Inhibiting a key protein of the immune system can save photoreceptors from damage following retinal detachment, a new study from US researchers has found.
The team behind the findings say it could lead to a treatment which buys more time for patients awaiting surgery to reattach the retina.
Writing in the journal Science Translational Medicine, Dr Kip Connor and colleagues from Massachusetts Eye and Ear Infirmary in Boston describe how modifying one aspect of the immune system could provide protection for the light sensitive cells of the eye.
Detachment occurs when the retina pulls away from the choroid, whose blood supply maintains the retinal cells. It can occur due to trauma, or as a side effect of conditions such as age-related macular degeneration, tumours or diabetes.
As the retinal tissue tears away from its moorings, the photoreceptors are starved of oxygen and nutrients and begin to die. Many patients liken the resulting visual deterioration as a ‘black curtain’ spreading across their field of vision.
Using animal models, the group found a boost in the activity of the immune system following detachment. The retinas of mice showed that, soon after detachment, the retina became hypoxic and there was an increase in expression of complement factor B – a key molecule in the complement immune system which ultimately promoted cell death of the photoreceptors.
But when the expression of complement factor B was inhibited, either through genetic disruption or using drugs, the photoreceptors were protected, staving off cell death. The group propose that a pharmacological treatment could be administered to patients when they present to their doctor or A&E, which could help to prolong the retinal tissue until it can be surgically reattached.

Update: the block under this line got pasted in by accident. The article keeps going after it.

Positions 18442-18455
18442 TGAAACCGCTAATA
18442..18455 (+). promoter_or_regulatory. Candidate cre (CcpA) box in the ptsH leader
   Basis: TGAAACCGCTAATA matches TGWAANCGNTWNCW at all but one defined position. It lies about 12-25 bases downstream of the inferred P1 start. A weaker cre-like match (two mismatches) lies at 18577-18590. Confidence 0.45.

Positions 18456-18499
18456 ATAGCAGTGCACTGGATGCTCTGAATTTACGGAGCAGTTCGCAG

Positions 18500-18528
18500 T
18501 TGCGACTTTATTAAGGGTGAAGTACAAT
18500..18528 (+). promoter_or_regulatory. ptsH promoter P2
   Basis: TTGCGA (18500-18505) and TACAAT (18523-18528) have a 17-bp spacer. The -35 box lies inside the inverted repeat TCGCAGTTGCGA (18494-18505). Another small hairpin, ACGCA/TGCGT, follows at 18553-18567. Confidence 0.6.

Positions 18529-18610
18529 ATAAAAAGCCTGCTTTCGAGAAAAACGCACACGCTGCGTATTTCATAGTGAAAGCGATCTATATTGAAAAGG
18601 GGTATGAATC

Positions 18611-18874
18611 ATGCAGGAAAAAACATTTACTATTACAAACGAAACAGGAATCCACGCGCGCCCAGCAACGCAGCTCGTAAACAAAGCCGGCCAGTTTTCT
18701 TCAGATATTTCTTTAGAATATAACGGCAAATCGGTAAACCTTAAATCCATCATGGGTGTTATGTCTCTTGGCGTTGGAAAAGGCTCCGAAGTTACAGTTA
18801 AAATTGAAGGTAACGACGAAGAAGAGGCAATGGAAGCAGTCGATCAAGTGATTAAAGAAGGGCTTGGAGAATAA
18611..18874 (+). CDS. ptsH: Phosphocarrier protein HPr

Lead researcher and assistant professor of ophthalmology at Massachusetts Ear and Eye, Dr Connor, said: “Studies in both humans and animal models have shown that photoreceptor cell death is induced as early as 12 hours after detachment, indicating that early intervention could potentially preserve photoreceptors and improve the visual function of patients who undergo reattachment surgery.”
He added: “Our research provides a new role for complement in retinal detachment, and suggests that inhibition of the alternative complement pathway may be good therapeutic target to prevent the initial photoreceptor cell loss.”
The researcher explained: “What makes this research so exciting is the potential impact it can have on our patients. Working closely with our colleagues in the clinic, we identified a challenging issue, went back to our laboratories to uncover a cause, and now have knowledge that may help us to develop therapies that will help to preserve our patients’ vision.”
Image credit: Maurizo de Angelis /SPL